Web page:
(pr. n.) the town at the geographical midpoint of North America
The town at the geographical centre of North America is called Center—and not for the reason you might think.
Center was founded in 1902, and so named because it was believed at the time to stand roughly in the centre of Oliver County, North Dakota. Alas, it doesn’t. But that doesn’t matter. The town laid claim to nothing else, the years ticked by, and today Center is home to around 550 people.
Elsewhere in North Dakota there are two towns—Rugby and Robinson—that both stake claims to being the centre of North America. There is an annual town fair in Rugby to celebrate Geographical Center Day, and there’s a bar in Robinson that sells T-shirts claiming to be the centre of all America. But there can’t be two geographical centres—and when an article appeared in the Wall Street Journal in 2016 pointing out precisely that, University of Buffalo geographer Peter Rogerson stepped into the fray.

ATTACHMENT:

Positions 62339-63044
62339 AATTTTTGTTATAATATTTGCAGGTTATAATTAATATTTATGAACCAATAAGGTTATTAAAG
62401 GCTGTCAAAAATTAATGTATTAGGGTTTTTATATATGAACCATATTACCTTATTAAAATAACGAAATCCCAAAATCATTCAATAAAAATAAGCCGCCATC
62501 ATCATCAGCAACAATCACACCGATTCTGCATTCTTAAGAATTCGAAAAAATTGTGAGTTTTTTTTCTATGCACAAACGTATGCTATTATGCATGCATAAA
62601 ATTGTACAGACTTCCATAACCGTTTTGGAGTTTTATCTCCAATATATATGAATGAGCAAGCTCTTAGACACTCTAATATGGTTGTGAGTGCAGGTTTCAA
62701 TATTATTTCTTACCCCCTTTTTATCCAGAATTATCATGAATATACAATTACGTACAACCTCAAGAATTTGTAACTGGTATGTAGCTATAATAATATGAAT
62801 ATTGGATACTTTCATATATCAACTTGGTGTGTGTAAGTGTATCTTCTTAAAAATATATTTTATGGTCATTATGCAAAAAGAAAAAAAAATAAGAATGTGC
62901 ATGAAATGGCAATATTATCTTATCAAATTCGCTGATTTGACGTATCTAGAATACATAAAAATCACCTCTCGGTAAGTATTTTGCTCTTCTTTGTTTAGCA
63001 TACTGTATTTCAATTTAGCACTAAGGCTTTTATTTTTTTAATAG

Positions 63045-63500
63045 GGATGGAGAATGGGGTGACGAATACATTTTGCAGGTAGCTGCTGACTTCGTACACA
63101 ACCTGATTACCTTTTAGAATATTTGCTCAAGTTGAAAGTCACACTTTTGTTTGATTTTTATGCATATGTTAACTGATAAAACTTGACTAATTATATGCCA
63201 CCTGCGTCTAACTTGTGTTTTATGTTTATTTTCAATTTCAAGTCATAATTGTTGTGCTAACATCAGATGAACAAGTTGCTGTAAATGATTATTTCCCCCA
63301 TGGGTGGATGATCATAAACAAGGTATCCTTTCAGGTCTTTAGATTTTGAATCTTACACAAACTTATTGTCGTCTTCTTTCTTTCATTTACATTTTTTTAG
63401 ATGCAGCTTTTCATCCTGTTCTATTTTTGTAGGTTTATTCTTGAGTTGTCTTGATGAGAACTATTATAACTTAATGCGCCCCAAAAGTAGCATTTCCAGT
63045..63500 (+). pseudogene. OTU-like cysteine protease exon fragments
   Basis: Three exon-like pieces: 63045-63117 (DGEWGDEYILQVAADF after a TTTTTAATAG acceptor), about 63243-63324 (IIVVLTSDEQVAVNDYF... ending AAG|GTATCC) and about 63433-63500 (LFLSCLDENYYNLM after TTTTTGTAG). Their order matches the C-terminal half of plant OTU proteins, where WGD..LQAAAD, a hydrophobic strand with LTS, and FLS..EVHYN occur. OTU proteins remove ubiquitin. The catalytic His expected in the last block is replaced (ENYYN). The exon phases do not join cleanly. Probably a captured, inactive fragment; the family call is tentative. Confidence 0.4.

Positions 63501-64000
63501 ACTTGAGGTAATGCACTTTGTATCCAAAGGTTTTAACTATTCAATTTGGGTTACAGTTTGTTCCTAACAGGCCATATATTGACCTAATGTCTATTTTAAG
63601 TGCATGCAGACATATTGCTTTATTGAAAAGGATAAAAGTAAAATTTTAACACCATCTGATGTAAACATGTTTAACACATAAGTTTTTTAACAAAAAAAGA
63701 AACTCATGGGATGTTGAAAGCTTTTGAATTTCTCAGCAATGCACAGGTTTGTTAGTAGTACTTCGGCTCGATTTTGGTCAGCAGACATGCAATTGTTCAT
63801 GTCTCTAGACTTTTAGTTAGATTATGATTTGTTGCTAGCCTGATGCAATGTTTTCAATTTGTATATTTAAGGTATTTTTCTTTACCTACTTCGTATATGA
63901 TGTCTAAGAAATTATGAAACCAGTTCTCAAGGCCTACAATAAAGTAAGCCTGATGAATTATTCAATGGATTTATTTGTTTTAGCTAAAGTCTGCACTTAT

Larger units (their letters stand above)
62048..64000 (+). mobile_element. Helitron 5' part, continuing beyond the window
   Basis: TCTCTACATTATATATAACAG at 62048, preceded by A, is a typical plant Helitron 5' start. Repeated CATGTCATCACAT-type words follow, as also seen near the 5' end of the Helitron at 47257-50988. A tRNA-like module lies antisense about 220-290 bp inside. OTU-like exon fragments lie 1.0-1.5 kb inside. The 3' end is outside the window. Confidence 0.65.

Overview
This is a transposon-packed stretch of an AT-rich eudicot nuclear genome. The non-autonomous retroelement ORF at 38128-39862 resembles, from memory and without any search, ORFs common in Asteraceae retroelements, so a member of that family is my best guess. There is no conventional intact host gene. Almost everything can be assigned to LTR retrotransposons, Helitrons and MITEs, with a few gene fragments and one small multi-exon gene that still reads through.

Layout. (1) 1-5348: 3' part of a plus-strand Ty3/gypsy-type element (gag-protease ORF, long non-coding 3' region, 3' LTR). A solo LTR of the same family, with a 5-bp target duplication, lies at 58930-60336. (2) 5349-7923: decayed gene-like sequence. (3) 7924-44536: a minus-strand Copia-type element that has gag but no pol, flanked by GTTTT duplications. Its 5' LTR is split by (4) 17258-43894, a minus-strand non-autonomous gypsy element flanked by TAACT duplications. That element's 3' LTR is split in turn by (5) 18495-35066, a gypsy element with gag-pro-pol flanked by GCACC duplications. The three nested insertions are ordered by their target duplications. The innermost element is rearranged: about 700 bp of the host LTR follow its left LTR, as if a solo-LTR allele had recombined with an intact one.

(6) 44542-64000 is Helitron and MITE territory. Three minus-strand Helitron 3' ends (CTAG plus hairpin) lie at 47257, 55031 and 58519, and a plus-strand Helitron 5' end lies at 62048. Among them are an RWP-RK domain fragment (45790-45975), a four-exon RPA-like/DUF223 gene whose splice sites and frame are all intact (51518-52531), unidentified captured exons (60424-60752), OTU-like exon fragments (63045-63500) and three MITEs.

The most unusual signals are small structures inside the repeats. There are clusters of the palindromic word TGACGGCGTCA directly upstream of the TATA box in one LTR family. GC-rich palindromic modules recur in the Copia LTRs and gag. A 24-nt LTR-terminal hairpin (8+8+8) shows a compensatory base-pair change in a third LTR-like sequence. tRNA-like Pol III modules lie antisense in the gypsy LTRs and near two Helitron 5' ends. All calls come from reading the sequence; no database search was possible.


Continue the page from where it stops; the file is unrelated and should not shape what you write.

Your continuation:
Rogerson’s work involves using modern surveying techniques to calculate the precise centre of towns, states, countries and, at a push, continents. When he heard that no one had attempted to figure out the precise centre of North America is since 1931 (when Rugby first took the title), he set to work.
The people of Rugby and Robinson held their collective breath. Unfortunately for them, Rogerson found that the precise centre of the entire continent was—well, Center. And even more astoundingly, its name was a complete coincidence.